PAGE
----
• Where — and how — will the food be made?Whether you’re baking wedding cakes or preparing sushi, your kitchen has specific needs. To envision a floor plan for your restaurant, start thinking about what exactly you’ll need to get started.

Choosing a neighborhood

There are many reasons why location is important for a restaurant. In fact, location is nearly everything — especially in the restaurant world. Your neighborhood is what connects you to your customers, both in-person and through your delivery radius.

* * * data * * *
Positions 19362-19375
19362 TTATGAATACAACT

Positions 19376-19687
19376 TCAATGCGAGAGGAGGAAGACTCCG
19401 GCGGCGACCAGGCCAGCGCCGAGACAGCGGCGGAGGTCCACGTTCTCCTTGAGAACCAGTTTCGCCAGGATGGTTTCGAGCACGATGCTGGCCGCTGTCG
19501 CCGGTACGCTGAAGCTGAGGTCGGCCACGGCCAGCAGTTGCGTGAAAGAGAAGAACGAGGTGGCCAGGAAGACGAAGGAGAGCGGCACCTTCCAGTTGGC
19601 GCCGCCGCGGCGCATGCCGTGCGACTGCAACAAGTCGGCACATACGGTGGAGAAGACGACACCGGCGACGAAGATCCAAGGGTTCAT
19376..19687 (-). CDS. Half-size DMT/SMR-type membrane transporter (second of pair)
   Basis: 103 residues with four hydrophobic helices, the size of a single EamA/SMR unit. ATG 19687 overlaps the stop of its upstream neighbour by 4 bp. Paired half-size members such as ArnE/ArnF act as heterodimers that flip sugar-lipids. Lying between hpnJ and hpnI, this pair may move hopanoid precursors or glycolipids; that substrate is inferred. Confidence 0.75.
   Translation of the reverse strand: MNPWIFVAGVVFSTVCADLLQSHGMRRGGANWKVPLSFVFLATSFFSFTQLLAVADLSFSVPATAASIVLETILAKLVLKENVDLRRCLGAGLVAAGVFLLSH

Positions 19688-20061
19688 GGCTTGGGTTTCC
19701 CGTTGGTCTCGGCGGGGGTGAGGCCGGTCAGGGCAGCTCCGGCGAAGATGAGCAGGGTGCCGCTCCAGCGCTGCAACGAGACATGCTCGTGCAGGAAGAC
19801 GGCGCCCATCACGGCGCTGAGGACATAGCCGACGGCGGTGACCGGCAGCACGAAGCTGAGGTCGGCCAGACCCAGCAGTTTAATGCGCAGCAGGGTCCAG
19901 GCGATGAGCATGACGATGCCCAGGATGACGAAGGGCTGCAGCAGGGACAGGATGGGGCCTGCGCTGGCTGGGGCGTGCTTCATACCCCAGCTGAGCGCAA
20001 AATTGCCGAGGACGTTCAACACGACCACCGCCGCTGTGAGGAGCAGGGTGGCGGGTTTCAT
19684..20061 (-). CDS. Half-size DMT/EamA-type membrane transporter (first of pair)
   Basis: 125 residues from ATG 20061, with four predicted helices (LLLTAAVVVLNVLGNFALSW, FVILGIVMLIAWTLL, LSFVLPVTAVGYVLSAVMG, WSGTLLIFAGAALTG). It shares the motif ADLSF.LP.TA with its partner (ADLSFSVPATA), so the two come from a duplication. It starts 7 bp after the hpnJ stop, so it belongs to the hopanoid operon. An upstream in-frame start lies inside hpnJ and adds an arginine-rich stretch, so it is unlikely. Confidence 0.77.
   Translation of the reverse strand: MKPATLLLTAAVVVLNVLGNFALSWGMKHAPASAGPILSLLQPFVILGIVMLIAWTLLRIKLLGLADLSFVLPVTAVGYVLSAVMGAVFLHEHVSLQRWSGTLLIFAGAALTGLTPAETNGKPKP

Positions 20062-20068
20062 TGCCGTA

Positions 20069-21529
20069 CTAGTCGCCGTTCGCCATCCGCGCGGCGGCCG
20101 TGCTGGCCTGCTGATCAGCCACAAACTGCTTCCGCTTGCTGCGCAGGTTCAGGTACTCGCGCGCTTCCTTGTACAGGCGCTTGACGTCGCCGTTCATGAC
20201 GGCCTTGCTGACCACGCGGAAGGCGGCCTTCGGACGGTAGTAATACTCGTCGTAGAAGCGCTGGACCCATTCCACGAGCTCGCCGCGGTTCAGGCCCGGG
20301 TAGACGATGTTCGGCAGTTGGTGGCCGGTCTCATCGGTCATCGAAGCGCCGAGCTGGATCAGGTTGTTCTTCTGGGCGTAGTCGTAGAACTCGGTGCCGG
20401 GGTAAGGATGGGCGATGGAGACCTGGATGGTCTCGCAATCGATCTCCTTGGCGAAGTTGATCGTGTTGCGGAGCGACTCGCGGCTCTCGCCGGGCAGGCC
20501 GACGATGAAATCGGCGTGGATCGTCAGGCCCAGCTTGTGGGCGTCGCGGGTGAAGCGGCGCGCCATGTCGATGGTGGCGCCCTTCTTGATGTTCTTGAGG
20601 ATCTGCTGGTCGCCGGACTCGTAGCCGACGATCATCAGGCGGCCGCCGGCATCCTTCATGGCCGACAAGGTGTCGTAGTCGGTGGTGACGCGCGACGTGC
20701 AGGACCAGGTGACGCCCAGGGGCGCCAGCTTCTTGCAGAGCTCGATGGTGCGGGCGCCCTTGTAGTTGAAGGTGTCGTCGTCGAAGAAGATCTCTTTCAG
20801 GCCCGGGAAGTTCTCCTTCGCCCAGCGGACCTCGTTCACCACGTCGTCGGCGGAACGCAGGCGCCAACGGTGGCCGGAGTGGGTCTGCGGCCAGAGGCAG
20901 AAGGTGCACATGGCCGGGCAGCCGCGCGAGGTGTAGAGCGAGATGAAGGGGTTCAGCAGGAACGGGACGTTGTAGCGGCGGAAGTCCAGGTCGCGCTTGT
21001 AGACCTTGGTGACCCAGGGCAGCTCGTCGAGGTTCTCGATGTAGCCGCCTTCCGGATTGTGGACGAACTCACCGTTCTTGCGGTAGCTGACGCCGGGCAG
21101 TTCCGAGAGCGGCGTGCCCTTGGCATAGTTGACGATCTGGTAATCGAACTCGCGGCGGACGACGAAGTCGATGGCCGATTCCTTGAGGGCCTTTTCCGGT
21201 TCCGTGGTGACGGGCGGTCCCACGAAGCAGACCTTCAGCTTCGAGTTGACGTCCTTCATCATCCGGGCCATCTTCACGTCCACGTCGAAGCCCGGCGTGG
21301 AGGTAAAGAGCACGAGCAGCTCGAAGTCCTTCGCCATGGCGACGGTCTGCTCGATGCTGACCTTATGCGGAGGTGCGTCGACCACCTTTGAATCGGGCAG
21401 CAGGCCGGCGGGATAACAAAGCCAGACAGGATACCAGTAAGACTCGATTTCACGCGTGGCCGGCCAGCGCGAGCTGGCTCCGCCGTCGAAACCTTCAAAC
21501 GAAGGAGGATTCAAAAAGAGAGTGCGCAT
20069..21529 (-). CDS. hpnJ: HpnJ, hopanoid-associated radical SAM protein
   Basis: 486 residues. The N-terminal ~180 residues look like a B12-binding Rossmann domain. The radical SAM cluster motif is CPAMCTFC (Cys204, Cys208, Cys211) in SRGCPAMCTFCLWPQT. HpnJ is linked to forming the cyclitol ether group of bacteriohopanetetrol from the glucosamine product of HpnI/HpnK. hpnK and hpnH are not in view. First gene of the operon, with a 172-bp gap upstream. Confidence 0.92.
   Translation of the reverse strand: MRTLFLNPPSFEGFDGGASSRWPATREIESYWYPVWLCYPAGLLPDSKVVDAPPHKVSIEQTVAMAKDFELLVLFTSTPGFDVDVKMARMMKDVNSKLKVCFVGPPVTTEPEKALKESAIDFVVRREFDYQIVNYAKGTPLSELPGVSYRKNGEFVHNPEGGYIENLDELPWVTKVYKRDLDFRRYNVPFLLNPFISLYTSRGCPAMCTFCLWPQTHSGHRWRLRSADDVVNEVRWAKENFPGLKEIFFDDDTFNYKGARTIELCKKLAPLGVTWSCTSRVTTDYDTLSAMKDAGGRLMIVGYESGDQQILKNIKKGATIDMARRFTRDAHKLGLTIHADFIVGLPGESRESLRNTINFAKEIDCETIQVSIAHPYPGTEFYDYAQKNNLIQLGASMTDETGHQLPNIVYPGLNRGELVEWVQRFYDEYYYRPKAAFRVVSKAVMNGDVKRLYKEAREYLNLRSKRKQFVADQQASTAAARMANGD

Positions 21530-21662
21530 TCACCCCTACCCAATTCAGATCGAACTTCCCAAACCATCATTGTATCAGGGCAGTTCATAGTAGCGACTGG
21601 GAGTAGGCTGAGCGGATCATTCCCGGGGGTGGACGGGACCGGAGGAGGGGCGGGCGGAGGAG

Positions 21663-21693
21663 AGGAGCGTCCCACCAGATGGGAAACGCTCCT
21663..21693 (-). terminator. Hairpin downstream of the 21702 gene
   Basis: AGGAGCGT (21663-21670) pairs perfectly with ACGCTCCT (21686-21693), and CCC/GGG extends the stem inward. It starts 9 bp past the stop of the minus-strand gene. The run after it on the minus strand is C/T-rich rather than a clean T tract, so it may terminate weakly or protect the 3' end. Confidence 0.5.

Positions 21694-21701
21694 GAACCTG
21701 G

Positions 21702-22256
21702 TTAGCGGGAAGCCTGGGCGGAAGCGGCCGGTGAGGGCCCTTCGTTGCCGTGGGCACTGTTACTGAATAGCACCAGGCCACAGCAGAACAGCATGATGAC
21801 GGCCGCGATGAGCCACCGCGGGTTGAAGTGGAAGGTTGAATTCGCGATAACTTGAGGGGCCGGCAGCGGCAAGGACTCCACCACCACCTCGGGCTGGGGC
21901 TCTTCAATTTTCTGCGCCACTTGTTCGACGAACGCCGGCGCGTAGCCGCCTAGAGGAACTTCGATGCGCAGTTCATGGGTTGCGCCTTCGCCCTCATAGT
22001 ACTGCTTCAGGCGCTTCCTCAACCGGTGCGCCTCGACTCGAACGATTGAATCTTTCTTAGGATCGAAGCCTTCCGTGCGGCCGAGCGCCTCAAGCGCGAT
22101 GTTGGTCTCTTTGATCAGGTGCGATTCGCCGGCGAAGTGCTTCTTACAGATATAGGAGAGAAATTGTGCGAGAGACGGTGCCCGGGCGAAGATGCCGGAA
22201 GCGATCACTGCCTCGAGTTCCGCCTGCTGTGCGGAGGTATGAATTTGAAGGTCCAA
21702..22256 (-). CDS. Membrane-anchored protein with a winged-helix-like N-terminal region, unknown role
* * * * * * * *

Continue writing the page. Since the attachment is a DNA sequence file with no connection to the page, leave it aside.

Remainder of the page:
Just as every restaurant has a character of its own, every neighborhood has a distinct personality — and you want to make sure that your restaurant fits well within the neighborhood you ultimately choose. If you’re considering spaces in different areas, spend time in each of them and take note of what you see.

Here are a few questions you should ask when developing a restaurant location strategy: Is it busy or quiet by day, and in the evenings? Are there a lot of nearby offices or workers, suggesting a thriving lunch crowd? Do the neighboring restaurants offer dine-in seats — or do most cater to customer convenience? The answers to these questions can be helpful in informing you about the competitive landscape, foot traffic, and the local market.

Thinking about the little details